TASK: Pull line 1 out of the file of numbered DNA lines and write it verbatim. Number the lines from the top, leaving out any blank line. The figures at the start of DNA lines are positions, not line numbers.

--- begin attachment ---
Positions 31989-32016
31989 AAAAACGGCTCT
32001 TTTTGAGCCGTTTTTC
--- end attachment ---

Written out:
Positions 31989-32016